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I'm not quite sure if this is the right place to ask, and if this is the right way to ask, but I dare.

In philosophy (of mind, e.g.) the concept of supervenience is used:

"Supervenience [is] used to describe relationships between sets of properties in a manner which does not imply a strong reductive relationship."

That means an object might possess higher properties that depend on some base properties, but cannot be reduced to (defined by) them.

My question is: Can this situation occur in mathematics?

As I see it, for every mathematical object - be it a set with a structure or a vertex in an abstract graph or an object in a category - all its (relevant) properties are defined determined by its inner structure or its relations/morphisms to other objects. To me it seems unconceivable that a mathematical object can have any extra properties, let alone in a supervenient manner, that is, two isomorphic objects would have to share them.

But maybe I'm wrong. Can anyone point me to an example?

2 added 11 characters in body

I'm not quite sure if this is the right place to ask, and if this is the right way to ask, but I dare.

In philosophy (of mind, e.g.) the concept of supervenience is used:

"Supervenience [is] used to describe relationships between sets of properties in a manner which does not imply a strong reductive relationship."

That means an object might possess higher properties that depend on some base properties, but cannot be reduced to (defined by) them.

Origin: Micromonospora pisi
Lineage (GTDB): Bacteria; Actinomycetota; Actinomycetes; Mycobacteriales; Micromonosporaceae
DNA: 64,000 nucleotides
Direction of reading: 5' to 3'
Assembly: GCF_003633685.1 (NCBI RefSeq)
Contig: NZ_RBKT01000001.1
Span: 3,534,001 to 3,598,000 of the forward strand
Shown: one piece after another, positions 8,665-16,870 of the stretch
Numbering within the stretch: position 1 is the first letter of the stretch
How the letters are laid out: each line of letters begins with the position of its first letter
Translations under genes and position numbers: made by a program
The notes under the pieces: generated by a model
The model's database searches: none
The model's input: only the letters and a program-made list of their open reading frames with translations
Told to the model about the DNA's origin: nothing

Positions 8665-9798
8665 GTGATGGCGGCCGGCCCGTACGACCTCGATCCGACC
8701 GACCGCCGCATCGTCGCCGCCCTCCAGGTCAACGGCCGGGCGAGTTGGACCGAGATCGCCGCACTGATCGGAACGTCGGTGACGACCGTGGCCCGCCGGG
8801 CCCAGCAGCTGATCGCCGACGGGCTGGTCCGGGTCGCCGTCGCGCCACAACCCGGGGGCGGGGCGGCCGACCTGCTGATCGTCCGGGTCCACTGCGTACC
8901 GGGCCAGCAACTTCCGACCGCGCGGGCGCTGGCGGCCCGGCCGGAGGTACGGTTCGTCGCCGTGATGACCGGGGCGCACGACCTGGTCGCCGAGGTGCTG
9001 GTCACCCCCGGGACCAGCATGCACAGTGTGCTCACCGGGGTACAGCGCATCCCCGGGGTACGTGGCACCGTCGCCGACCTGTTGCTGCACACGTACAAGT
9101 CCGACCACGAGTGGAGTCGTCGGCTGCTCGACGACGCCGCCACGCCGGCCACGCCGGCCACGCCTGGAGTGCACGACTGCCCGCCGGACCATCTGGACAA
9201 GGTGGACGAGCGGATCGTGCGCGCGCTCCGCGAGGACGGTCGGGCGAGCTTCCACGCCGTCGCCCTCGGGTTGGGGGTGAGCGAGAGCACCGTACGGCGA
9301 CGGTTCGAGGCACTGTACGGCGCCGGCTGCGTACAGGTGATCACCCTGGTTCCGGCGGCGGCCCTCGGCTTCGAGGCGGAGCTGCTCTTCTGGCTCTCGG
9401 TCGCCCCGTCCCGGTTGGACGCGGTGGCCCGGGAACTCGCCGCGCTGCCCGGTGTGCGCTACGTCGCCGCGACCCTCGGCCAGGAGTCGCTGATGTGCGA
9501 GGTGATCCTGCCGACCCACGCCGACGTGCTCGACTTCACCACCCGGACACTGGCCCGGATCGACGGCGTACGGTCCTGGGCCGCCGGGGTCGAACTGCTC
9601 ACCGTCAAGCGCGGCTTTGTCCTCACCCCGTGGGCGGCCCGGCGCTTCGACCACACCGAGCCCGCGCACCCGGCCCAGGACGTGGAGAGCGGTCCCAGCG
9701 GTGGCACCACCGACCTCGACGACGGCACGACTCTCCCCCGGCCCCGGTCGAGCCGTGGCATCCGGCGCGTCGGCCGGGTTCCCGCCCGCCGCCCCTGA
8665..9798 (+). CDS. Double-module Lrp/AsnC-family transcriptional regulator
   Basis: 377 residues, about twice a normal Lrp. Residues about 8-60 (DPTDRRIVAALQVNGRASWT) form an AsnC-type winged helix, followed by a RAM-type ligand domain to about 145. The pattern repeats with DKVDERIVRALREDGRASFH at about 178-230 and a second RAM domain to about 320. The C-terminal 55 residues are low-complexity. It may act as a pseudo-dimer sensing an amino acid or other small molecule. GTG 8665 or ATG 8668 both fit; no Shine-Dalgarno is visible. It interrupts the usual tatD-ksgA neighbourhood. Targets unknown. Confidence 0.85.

My question is: Can this situation occur in mathematics?

As I see it, for every mathematical object - be it a set with a structure or a vertex in an abstract graph or an object in a category - all its (relevant) properties are defined by its inner structure or its relations/morphisms to other objects. To me it seems unconceivable that a mathematical object can have any extra properties, let alone in a supervenient manner, that is, two isomorphic objects would have to share them.

But maybe I'm wrong. Can anyone point me to an example?

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# Supervenience in mathematics

I'm not quite sure if this is the right place to ask, and if this is the right way to ask, but I dare.

In philosophy (of mind, e.g.) the concept of supervenience is used:

"Supervenience [is] used to describe relationships between sets of properties in a manner which does not imply a strong reductive relationship."

That means an object might possess higher properties that depend on some base properties, but cannot be reduced to (defined by) them.

My question is: Can this situation occur in mathematics?

As I see it, for every mathematical object - be it a set with a structure or a vertex in an abstract graph or an object in a category - all its properties are defined by its inner structure or its relations/morphisms to other objects. To me it seems unconceivable that a mathematical object can have any extra properties, let alone in a supervenient manner, that is, two isomorphic objects would have to share them.

But maybe I'm wrong. Can anyone point me to an example?